He told me that they were still at Mlolongo and that I should find them there. I arrived in Mlolongo at 5pm and found sergeant Mwangi and Leliman and other officers at Connection bar. They told me that the victims are safe at Syokimau AP Post.
Leliman was called and told that one of the victim’s had managed to call the wife telling her that he had been locked in at Syokimau and has no idea where the car was. They were all shocked to hear that.
We went to the AP post where Mwangi handcuffed them from behind. They were all put in the boot of a car before we drove along Nairobi–Mombasa Road to a bush.
After a few minutes Kamenjo (a police officer) joined us while still in the bush. We started to disagree on how to kill the victims. Myself and Mwangi were of the view that we had been exposed and the best thing was to release the three. However, Leliman and Kamenjo insisted that the three must be killed.
We discussed for more than three hours at around 9pm, a police officer came and told us that members of the public were wondering why and what we were doing there. Kamenjo told them that we are police officers and we are on duty.
The first victim who was the main target was killed using a polythene bag and a rope. His body was stashed in a sack and put in a boot.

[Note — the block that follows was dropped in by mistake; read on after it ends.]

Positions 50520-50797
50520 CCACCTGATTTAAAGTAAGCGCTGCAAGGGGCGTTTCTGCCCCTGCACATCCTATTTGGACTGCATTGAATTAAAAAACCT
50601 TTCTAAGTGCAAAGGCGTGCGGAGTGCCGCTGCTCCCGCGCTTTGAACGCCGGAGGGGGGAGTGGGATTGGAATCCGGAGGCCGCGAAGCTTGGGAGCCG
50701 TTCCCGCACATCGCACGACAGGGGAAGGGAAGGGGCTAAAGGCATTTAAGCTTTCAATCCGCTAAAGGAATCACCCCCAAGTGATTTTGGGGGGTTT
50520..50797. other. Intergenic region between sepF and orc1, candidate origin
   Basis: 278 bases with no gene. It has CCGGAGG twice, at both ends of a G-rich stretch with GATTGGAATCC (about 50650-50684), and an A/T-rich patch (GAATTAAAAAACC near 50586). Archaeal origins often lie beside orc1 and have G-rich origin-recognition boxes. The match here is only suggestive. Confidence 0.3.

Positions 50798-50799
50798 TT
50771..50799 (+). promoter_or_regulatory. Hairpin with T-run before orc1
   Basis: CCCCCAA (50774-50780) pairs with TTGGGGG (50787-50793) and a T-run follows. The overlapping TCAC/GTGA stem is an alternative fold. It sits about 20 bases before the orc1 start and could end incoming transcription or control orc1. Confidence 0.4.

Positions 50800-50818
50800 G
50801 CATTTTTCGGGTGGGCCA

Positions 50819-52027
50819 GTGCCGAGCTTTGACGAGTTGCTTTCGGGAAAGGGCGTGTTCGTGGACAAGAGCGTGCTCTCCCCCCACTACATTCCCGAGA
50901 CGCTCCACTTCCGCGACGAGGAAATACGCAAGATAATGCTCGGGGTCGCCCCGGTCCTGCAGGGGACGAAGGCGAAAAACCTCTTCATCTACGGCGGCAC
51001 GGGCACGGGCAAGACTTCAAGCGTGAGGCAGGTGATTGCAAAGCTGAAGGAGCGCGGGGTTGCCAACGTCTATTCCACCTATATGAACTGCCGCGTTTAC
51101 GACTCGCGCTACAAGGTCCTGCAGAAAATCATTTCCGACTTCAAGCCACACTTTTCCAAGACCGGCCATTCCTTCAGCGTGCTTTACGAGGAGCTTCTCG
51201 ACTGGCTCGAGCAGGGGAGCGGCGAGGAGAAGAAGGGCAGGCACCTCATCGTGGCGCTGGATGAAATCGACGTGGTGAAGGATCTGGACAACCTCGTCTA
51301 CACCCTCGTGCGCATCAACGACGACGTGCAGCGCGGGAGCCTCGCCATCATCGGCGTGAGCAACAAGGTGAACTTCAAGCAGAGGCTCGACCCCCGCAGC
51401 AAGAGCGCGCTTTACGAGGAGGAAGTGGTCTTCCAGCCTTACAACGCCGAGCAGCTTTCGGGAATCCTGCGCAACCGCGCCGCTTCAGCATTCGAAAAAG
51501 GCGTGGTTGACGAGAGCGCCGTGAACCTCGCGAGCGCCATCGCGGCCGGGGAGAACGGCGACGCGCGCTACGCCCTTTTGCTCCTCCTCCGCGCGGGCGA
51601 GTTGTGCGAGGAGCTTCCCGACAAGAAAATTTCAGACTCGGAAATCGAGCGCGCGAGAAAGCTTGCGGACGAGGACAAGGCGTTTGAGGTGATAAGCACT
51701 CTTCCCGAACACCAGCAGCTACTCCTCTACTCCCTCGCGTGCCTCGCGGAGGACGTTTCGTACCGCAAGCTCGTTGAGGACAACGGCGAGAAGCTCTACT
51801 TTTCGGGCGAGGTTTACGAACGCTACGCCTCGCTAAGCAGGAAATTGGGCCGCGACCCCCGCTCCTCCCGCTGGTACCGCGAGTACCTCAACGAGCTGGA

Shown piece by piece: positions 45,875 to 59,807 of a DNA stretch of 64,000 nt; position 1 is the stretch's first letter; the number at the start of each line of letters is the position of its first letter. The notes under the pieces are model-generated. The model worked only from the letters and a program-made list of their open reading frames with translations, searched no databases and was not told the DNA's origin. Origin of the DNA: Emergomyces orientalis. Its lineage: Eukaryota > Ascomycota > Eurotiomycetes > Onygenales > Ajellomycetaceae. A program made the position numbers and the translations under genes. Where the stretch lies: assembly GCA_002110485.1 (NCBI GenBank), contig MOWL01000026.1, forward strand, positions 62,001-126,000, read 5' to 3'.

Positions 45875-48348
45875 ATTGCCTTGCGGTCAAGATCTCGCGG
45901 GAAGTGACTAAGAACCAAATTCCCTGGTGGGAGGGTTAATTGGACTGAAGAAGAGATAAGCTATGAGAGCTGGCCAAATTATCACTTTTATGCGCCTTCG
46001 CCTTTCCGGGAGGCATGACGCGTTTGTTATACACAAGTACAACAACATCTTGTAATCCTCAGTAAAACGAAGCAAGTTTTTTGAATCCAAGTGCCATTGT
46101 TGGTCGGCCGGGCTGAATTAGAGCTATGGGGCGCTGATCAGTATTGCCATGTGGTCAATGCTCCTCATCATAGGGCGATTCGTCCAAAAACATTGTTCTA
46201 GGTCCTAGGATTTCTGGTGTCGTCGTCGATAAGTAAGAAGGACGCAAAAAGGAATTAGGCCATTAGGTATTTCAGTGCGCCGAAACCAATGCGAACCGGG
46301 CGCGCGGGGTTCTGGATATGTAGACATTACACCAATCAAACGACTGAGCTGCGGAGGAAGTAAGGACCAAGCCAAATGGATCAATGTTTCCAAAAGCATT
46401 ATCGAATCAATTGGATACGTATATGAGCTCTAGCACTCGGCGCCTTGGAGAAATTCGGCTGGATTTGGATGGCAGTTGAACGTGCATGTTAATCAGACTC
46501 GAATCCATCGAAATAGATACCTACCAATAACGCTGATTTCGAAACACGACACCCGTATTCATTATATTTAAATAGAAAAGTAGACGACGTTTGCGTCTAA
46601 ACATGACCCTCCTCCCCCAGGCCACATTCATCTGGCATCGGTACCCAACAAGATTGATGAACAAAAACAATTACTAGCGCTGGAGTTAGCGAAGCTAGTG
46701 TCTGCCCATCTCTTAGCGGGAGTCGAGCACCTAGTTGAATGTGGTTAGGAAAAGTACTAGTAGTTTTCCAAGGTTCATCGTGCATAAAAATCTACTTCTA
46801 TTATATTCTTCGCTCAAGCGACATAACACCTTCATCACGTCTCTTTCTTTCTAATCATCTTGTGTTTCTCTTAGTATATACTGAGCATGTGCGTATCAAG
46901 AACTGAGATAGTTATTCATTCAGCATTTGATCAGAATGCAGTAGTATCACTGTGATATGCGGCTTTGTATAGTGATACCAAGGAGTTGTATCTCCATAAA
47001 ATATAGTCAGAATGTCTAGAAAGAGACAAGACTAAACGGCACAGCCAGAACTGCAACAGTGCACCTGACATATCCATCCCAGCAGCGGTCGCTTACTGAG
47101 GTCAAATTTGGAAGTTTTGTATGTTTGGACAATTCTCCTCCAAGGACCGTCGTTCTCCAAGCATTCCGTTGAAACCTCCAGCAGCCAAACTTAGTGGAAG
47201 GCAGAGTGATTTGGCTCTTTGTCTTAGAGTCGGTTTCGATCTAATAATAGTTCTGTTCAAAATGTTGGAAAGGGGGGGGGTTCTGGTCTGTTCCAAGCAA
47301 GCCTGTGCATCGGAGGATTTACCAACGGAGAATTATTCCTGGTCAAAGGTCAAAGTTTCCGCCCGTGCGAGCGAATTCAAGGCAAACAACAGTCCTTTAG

At around 11pm, the second victim was taken to a different corner and killed in the same style. After he died he was put in two sacks because he was tall and couldn’t fit in one sack. His body was then taken to the boot.
The third one was strangled to death using a rope and polythene bag.
While at the execution scene, my role was to hand the victims over to sergeant Mwangi who would take them to Leliman who would then kill them.
After all the three victims were killed we took off using the Nairobi–Mombasa Road and Kamenjo who claimed to have worked at Ol Donyo Sabuk was to lead us to where we would dispose off the body.
When we reached the scene, we threw the bodies into the river.
We drove back using the same route and at 4am we reached Mlolongo and ate our supper. I was left in the bar where I slept on the seat. I had a lot of beer that forced me into a black out.”
Four AP officers — Fredrick Leliman, Stephen Cheburet, Sylvia Wanjiku and Leonard Maina Mwangi — and Ngugi (police informant) are facing charges of killing Mr Kimani, Mr Mwenda and Mr Muiruri.
The bodies of the three were found in Athi River near Ol Donyo Sabuk police post a week after their disappearance.